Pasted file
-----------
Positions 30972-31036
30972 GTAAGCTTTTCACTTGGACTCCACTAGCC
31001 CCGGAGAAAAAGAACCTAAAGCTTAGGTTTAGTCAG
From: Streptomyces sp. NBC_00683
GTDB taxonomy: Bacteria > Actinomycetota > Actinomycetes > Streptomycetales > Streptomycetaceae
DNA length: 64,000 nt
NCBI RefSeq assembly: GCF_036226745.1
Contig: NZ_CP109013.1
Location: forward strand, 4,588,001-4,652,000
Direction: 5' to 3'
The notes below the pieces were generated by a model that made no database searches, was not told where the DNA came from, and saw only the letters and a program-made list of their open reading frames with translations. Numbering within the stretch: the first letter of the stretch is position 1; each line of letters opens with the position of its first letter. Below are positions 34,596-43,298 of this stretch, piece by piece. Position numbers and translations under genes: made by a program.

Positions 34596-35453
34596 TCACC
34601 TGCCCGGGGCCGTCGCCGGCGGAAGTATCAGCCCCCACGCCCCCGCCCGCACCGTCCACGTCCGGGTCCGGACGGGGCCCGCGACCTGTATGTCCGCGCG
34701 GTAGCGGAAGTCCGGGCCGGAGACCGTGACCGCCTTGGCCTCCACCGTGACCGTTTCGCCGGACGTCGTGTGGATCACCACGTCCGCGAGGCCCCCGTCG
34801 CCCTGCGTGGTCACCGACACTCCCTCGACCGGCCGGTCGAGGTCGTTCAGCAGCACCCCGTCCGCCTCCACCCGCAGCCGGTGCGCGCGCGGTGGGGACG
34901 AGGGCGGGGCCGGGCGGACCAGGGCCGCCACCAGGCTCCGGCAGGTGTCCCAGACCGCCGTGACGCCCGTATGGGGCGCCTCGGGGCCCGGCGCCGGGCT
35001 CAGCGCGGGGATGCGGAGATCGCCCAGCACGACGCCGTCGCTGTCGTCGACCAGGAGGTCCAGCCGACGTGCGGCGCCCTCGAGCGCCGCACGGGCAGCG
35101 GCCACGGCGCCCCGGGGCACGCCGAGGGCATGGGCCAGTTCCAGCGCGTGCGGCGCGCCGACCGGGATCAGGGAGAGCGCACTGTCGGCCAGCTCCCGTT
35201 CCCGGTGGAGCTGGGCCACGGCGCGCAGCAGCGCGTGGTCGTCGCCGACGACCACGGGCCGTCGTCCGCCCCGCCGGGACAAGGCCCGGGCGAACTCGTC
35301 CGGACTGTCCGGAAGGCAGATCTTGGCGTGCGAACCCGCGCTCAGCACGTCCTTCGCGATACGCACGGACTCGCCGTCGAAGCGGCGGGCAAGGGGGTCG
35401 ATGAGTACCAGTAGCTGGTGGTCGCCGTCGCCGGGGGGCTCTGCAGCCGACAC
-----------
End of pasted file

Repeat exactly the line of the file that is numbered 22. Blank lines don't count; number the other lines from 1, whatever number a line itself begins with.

35401 ATGAGTACCAGTAGCTGGTGGTCGCCGTCGCCGGGGGGCTCTGCAGCCGACAC